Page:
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Ex-minister is a guest at dinner

THE Conservative-Liberal Democrat governing coalition is going through a “honeymoon period” at present but it could come under some pressure later, a Tory elder statesman has warned.

THE Conservative-Liberal Democrat governing coalition is going through a “honeymoon period” at present but it could come under some pressure later, a Tory elder statesman has warned.

Former cabinet minister Lord Heseltine told Conservative workers and supporters in Solihull that divisions could emerge on issues such as Europe and social policy, threatening the relationship between the two parties.

The result of parliamentary by-elections, local council elections and opinion polls could also play a part in creating difficulties.

However, he said his guess was the coalition would last - for the duration of one parliament at least.

Lord Heseltine was speaking at the annual dinner held by the Hampton- in-Arden and Bickenhill branch of Meriden Conservative Association to honour the memory of Sir Winston Churchill, “The Greatest Briton”.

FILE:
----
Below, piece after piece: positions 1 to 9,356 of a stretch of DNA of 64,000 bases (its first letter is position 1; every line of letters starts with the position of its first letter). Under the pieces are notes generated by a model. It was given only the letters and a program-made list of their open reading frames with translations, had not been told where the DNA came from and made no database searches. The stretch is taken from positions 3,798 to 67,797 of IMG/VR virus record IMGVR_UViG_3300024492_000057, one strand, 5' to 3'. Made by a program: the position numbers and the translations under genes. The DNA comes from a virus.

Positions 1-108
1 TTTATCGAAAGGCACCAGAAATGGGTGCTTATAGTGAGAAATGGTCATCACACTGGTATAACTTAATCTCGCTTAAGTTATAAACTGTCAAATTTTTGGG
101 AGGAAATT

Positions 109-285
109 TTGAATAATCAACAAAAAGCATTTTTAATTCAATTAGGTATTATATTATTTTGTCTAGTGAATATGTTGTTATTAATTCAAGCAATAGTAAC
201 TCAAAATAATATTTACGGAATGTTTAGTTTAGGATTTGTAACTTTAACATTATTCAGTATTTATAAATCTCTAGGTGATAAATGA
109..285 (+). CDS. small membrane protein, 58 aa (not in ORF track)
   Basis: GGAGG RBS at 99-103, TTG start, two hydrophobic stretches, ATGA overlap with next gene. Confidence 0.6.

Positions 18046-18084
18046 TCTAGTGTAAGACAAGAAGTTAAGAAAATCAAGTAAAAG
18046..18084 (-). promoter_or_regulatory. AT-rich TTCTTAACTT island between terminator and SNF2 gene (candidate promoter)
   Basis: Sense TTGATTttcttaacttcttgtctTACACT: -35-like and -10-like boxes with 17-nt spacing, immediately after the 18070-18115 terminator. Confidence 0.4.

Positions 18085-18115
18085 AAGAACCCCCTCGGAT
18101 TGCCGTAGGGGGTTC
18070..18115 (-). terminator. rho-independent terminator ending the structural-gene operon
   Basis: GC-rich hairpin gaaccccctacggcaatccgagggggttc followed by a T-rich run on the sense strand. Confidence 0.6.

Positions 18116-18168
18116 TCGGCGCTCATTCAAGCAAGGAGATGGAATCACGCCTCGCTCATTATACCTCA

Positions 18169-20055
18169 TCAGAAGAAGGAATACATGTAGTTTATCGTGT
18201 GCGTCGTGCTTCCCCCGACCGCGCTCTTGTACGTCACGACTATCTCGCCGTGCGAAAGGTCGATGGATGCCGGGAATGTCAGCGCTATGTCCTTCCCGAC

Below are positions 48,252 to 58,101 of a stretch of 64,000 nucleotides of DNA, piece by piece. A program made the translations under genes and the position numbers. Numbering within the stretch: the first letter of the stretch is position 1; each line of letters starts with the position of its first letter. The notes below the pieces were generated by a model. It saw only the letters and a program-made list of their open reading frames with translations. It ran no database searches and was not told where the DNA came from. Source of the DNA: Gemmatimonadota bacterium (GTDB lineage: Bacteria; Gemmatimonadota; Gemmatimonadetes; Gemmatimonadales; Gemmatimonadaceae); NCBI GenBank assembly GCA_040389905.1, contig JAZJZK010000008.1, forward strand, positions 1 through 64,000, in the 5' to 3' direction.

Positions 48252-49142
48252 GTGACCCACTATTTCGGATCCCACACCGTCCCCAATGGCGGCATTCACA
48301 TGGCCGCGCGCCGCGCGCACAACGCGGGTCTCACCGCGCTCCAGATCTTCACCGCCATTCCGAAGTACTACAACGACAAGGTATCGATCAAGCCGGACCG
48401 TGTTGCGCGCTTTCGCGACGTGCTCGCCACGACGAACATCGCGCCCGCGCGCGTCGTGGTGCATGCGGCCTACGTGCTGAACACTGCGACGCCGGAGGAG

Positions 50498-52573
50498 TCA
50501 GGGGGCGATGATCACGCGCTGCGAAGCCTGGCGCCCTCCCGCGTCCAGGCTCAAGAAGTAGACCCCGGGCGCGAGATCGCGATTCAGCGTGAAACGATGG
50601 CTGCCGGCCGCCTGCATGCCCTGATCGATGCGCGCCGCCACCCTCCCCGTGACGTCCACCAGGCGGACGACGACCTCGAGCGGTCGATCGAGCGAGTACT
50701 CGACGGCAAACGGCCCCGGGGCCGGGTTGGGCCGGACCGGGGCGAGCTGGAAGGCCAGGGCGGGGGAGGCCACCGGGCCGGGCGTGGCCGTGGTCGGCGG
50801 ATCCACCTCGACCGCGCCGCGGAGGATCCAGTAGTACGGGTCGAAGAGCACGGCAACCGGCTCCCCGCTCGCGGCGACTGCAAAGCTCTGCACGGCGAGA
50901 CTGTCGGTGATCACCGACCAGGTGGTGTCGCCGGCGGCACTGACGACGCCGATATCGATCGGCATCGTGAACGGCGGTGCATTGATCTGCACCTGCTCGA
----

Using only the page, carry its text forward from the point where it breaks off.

As an MP, Michael Heseltine held senior government posts, including Defence Secretary and Deputy Prime Minister. But he is probably best remembered for seizing the Commons mace and swinging it around his head, earning him the nickname “Tarzan”.

The peer - now aged 77 - told his audience in Hampton last Friday that Labour had left the country with an economic mess, and the coalition government led by David Cameron and Nick Clegg faced a tough job ahead to reduce the deficit.

Lord Heseltine did not criticise any of the policies designed to achieve that aim, but he questioned the accuracy of forecasts for economic growth - as much as 2.6 per cent in 2012 - given the current unemployment rate of 2.5 million and public sector job cuts.

He concluded by saying he was sure Mr Cameron would win the next election. “I think we are through the worst,” he said, “and the Conservatives will be in power for the next decade - with or without the Lib Dems.”

Earlier, Lord Heseltine had visited the new nine-acre arboretum off Shadowbrook Lane in Hampton-in-Arden, created by a charity, the Fentham Trust.

He is a keen gardener and aboriculturist, and has planted hundreds of trees on his Oxfordshire estate.

 

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